On the road again; we're on the road again!
We left San Antonio heading southwest towards Eagle Pass, a different route than one we had taken before. As soon as we passed the city boundaries we found ourselves in grazing land, much of which is uncleared brush with cattle wandering through. This is still large-scale cattle country, with long stretches of fence and occasional large ranch houses. We passed a couple of Cactus, Langtry, TX ranches which appear to hold game animals, possibly deer. Here and there some farmers are irrigating the land -- we saw hay fields and pecan orchards.
We noticed the same increased prosperity around border towns that we had in Laredo, as NAFTA brings new trade activity between the U.S. and Mexico.
We reached Del Rio by midday and took a walk through a city park built around the river, which was clear and racing with the recent rain. Except for a grandfather and toddler we were the only visitors. Apparently the park gets lots of summertime use, with a pool and lots of picnic tables, but it was buttoned up for winter. There had been a miniature golf course which was quite thoroughly wrecked. The pool and golf and a couple of sandy volleyball courts were newly enclosed in a stout and locked cyclone fence. We deduced vandalism, followed by protective fencing after the damage was done.
Leaving Del Rio, we soon found ourselves in recognizable terrain: the great Southwestern desert, Texas variety, with lots of cactus and creosote bush and low shrubs, with trees restricted to the banks of rivers and streams. To our left was the Rio Grande, and Border Patrol agents were much in evidence.
When we left San Antonio it was a chilly 36, but leaving Del Rio we saw The Jersey Lilly Saloon it had warmed to 56, and was a pleasant sunny day.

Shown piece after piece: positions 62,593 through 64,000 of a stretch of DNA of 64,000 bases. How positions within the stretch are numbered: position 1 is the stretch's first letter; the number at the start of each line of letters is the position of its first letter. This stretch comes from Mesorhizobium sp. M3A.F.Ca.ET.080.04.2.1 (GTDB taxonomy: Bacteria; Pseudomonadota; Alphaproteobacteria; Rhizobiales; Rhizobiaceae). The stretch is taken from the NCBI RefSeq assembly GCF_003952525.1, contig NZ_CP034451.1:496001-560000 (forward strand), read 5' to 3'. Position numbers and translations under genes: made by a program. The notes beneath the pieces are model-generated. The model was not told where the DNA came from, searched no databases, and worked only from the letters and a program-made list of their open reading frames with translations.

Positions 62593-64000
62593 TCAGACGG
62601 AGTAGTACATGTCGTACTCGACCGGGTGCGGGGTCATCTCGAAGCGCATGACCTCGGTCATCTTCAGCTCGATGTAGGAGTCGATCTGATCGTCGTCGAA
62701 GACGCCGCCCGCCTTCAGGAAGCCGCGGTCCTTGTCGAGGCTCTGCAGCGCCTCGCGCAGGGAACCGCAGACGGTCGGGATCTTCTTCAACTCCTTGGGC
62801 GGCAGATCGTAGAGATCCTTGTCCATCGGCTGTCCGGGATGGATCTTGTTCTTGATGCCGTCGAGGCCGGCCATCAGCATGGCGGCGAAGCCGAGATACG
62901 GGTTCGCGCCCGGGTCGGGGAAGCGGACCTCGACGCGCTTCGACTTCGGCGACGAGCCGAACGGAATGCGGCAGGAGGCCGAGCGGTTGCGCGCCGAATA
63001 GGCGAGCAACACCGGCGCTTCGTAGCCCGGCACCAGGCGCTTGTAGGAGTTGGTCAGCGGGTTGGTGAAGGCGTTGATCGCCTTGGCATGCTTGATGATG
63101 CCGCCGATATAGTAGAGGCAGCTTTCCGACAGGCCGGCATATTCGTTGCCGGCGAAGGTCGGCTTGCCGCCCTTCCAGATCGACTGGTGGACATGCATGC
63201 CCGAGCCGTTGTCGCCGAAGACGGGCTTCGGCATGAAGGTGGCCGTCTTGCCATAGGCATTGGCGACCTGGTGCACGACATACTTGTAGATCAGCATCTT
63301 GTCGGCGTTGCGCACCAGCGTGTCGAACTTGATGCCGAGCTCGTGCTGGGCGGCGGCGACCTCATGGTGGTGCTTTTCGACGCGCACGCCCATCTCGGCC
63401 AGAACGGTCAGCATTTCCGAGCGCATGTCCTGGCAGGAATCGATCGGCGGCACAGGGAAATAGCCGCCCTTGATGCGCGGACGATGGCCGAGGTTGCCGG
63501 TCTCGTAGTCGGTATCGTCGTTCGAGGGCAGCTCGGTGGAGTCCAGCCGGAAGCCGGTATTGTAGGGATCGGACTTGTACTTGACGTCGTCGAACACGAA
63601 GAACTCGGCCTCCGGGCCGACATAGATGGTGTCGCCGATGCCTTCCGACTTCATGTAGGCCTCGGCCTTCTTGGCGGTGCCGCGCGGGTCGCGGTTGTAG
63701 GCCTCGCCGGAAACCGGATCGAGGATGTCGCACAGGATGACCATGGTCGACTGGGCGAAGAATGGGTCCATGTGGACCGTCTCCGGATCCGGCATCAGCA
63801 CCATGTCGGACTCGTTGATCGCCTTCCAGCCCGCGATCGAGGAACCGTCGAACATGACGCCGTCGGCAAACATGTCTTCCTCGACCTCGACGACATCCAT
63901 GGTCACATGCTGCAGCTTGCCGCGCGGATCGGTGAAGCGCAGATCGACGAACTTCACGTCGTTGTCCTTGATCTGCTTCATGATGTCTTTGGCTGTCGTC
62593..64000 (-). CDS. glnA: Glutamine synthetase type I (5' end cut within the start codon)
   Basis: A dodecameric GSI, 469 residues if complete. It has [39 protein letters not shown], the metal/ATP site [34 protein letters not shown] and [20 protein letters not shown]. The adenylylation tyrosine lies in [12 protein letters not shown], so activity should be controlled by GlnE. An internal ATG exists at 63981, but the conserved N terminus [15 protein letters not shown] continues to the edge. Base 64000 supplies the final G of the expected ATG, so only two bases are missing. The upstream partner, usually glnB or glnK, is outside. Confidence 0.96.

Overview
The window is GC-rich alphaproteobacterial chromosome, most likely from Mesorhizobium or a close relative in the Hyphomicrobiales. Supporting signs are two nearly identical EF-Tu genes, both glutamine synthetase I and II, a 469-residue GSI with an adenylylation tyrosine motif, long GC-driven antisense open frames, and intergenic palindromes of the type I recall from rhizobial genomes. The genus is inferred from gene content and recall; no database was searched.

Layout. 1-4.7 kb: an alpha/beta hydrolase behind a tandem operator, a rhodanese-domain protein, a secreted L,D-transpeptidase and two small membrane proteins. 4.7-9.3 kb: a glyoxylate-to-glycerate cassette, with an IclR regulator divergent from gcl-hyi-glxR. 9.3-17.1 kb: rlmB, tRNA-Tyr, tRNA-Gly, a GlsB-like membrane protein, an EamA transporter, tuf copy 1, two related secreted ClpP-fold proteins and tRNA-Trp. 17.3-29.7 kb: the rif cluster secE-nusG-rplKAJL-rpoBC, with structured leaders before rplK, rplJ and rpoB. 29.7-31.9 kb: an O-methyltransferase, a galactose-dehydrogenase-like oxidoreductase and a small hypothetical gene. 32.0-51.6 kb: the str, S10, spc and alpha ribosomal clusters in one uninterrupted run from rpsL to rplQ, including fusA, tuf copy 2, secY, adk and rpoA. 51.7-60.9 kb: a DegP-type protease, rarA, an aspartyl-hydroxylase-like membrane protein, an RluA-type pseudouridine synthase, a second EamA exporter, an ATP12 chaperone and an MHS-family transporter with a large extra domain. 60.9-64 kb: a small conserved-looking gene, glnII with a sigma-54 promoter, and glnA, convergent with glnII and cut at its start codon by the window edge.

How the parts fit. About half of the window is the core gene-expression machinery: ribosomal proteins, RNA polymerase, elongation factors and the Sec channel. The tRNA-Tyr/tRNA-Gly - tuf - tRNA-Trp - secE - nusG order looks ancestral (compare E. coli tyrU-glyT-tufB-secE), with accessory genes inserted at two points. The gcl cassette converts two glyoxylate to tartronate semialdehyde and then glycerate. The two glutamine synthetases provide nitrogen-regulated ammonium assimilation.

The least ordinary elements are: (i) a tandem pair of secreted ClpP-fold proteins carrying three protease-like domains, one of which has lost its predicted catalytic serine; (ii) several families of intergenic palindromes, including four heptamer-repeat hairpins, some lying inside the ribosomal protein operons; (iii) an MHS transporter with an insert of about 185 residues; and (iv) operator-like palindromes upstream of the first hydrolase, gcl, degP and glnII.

Judge Roy Bean was a west Texas tourist attraction even before he died almost a hundred years ago. A self-appointed lawman and saloon-keeper, he dispensed frontier justice, keeping the fines to support his business. His saloon, the Jersey Lilly, was named after his heart's desire, the English actress Lillie Langtry, to whom he wrote frequently. In fact the town (!?) of Langtry, Texas is named for her. She visited the site, but Bean had already died. Here is displayed a reconstruction of Bean's home, which he called the Opera House and Courthouse, as well as the restored original Jersey Lilly. The whole thing is enhanced by a very nice Chihuahan Desert garden with descriptive signs and now run by the State as a Tourist Information Center. Recent additions are several video projections of reenactments of some of Judge Bean's more interesting cases. (Yes, this is the same Bean for which Beanville, Texas is named.)
The area we're driving through has the lowest population density in Texas. The little towns, their businesses displaced years back by freeways, are almost ghost towns.
Our little motel in Sanderson (AAA rated and $39.95) had two-prong electrical receptacles, and we couldn't find an adaptor for our power strip. Actually that's not quite true. A smiling man with a powerful whiskey breath offered to give us an adaptor in return for a ride home. We passed. Still the heat worked fine and we debated which of the town's two restaurants to patronize for breakfast: the Country Kitchen or the Kountry Kitchen.